Today I have on my to-do list: go to Staples, buy file folders and note pads
I bought staples on my last trip to Staples.
Did you know that you can’t buy 1 box anymore?
They come in 2-pack’s.
I suspect somebody over there looked at their staple sales and planned to double it. Now, everyone who goes to buy a box of staples comes away with 2. I suspect most customers wouldn’t shop elsewhere over such a small issue, and wouldn’t leave it to another day because they really need the staples.
I wonder if that would work for me?
If a client needs 3,000 sq. ft. of office space, could I get them to lease 6,000? Or should I request they bring me a referral, someone they know, who needs 3,000 sq. ft.? Better yet, maybe I should only look for clients who need 12,000 sq. ft. – then I could quadruple …
Or, when it comes to writing, maybe someone could hire me to write a piece. I could offer them 2 for the price of 1? Or, maybe 1 ½ .
Get a little bit better every day.
That’s what it says on the first page, on top always, in my daily reading file. Every morning, first thing those words greet me, in the first file I open.
I open that file first.
I read that piece of paper before anything else.
I’m not sure which is more daunting – whether it is the getting better part or the every day bit, or the challenge of choosing something meaningful to improve today.
It’s just a piece of paper.
I could throw it away. I could miss-file it. I could tape it to a mirror or a door – somewhere I would see it often, but not have to confront it first thing in the morning.
It could be so many things, it could be anything. I vacillate from choosing something trivial (like turning all the cutlery in the drawer in the same direction) or remembering to feed Gusta the minute we come back from our walk on one extreme, to trying to fix the biggest things to make them better.
Better at what?
Writer, salesman, home-cook, dog owner, father, son, friend – or better at removing staples from things that shouldn’t have been stapled at all?
I could be kinder, gentler, harder working, more understanding, more generous, more compliant with the world – but would that make the world better, by even a little bit, every day, or not?
Why try to get better every day?
Because I can.
Because that piece of paper directs that I do.
This isn’t a mental exercise. Not just for fun, it is real. There really is a piece of paper, I really do look at it every morning. It reminds me, refreshes me, inspires me and sometimes causes me to review yesterday. Did I do it better? Did I do anything better? And, of course, the following self-interrogation about why I didn’t do my best at some things, about why I didn’t strive harder to do better, to improve, to excel.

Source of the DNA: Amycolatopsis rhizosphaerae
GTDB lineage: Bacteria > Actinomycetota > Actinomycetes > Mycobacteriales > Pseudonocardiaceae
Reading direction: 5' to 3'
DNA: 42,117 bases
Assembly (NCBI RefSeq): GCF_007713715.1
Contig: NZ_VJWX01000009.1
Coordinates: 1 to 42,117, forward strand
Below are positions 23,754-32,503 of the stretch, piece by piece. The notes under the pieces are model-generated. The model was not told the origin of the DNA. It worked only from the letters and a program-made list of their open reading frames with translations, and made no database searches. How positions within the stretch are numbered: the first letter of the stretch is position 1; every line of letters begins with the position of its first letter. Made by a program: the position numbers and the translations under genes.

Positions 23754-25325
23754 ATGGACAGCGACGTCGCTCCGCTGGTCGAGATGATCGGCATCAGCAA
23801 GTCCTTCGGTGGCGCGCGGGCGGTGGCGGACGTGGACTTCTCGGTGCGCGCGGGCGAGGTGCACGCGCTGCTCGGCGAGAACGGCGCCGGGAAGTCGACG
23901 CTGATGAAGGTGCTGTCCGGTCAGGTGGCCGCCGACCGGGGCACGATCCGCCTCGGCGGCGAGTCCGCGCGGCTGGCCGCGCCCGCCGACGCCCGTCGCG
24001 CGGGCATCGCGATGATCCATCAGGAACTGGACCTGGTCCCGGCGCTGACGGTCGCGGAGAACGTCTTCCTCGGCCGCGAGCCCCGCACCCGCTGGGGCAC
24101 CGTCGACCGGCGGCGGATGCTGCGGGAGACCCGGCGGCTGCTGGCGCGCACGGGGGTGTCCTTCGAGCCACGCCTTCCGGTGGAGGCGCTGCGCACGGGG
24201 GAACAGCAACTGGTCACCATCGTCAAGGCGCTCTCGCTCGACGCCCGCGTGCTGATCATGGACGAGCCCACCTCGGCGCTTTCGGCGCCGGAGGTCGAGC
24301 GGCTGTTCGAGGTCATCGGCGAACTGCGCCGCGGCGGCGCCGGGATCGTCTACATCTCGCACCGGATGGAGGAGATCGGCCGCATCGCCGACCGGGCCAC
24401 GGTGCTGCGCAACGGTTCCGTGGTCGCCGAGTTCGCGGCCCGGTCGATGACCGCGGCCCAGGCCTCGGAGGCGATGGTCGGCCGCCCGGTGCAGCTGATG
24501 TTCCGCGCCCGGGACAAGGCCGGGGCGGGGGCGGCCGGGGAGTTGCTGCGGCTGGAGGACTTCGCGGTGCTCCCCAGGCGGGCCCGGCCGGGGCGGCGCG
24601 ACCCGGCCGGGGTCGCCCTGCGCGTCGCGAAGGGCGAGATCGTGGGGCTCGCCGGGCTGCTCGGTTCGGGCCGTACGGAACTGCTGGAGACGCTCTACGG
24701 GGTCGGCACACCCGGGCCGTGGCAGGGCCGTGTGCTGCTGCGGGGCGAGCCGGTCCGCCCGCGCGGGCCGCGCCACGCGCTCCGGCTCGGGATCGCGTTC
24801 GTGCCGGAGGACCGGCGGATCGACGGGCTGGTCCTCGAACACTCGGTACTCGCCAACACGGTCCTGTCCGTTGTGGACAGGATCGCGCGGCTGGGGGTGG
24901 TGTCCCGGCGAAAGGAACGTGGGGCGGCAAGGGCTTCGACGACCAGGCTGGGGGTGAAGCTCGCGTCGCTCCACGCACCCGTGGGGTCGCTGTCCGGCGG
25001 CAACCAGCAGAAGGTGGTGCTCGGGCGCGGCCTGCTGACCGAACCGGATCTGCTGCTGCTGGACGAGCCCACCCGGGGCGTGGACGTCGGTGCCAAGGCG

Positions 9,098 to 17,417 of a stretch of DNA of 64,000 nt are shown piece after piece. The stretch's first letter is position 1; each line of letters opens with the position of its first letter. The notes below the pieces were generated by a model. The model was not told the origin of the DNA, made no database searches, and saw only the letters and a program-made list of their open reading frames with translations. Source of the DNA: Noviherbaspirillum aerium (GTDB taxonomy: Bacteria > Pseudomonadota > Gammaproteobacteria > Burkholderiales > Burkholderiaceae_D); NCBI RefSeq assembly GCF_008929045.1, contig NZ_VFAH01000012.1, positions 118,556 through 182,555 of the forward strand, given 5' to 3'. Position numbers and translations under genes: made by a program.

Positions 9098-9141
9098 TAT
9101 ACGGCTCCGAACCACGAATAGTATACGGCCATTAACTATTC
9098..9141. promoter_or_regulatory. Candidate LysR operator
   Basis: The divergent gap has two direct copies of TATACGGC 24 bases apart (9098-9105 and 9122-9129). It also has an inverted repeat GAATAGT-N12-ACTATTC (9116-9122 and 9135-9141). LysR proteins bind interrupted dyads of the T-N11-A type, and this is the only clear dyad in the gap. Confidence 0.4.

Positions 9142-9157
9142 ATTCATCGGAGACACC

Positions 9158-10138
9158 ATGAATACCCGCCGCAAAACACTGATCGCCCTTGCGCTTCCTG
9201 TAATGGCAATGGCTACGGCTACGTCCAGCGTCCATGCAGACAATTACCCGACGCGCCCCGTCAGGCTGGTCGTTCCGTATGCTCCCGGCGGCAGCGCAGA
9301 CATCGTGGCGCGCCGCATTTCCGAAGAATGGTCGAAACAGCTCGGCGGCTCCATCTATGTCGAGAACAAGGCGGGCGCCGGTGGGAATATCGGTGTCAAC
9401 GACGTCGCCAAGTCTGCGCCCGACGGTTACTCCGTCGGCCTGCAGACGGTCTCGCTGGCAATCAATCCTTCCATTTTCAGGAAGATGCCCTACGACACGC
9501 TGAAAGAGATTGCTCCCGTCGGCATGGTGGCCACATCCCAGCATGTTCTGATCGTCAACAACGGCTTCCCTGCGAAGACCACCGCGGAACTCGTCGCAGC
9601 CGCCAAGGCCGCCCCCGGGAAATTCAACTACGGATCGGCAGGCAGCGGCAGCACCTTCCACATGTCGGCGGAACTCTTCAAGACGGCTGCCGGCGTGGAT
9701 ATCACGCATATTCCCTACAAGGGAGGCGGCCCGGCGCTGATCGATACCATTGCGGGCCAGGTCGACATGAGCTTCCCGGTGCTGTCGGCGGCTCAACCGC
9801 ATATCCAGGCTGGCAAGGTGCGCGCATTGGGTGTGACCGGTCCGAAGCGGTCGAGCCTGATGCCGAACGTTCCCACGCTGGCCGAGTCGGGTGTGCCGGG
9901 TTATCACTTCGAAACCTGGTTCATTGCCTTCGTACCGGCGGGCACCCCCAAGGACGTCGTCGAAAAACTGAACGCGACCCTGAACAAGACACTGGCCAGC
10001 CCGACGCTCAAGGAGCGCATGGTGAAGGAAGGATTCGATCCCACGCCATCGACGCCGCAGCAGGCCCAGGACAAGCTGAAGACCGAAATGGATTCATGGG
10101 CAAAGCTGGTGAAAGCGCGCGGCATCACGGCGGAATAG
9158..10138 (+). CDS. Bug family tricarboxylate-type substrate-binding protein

Never underestimate the power of a single piece of paper.
Imagine, going further, with two pieces – would be like connecting two ideas, connecting them and holding them together.
Maybe with a staple.
column written/ published from Calgary
morning walk: -7C / 19F … on its way to warms-ville today; yesterday’s snow is slush on the streets and will soon be mush everywhere else, but white mush, fresh mush, wet snow for making snowballs but walking in it is like walking barefoot in soft sand (OK, it’s cooler), a good workout for legs and ticker ...
Your transparency with Gary has brought on an introspection that I thought, quite frankly, I was done with. It has been six years in July since I said goodbye to my late husband who died of brain cancer. I think heroic is the proper word to describe the attempts at normalcy through the process of leaving one's earthly body. Heroism in the fact that they continue to respond, to talk, to reflect, and not simply choose to slip into the morphine haze that accompanies them during the days before. It is so very hard to watch someone die that you love and so helpless is your feeling that you grow into a sort of uselessness. We can't delay the inevitable even though that is our heart's desire. We can only love them through it which seems to bring more comfort than the morphine. GW, Brady, Tx.
You are so privileged to know someone like Gary who is taking you down his winding road until the point where you have to part. That is a very special relationship. My mother died almost 7 years ago but fell into a coma very soon after the diagnosis of pancreatic cancer. I sat at her side, playing her favourite music and reading to her but I always wondered if she was aware of my presence. Your beautiful words brought a little tear to my eye this morning. We never want our loved ones to go but at the end I whispered in my mother's ear that she could stop fighting and let go, CG, Cobourg, ON
I find your updates on Gary, his life and end of life journey, very moving and poignant. They provide insight into a hero for sure. They also offer a beautiful window into your heart, LG, Calgary, AB
I’ve been following the Gary saga. Gut wrenching, RH, Calgary, AB
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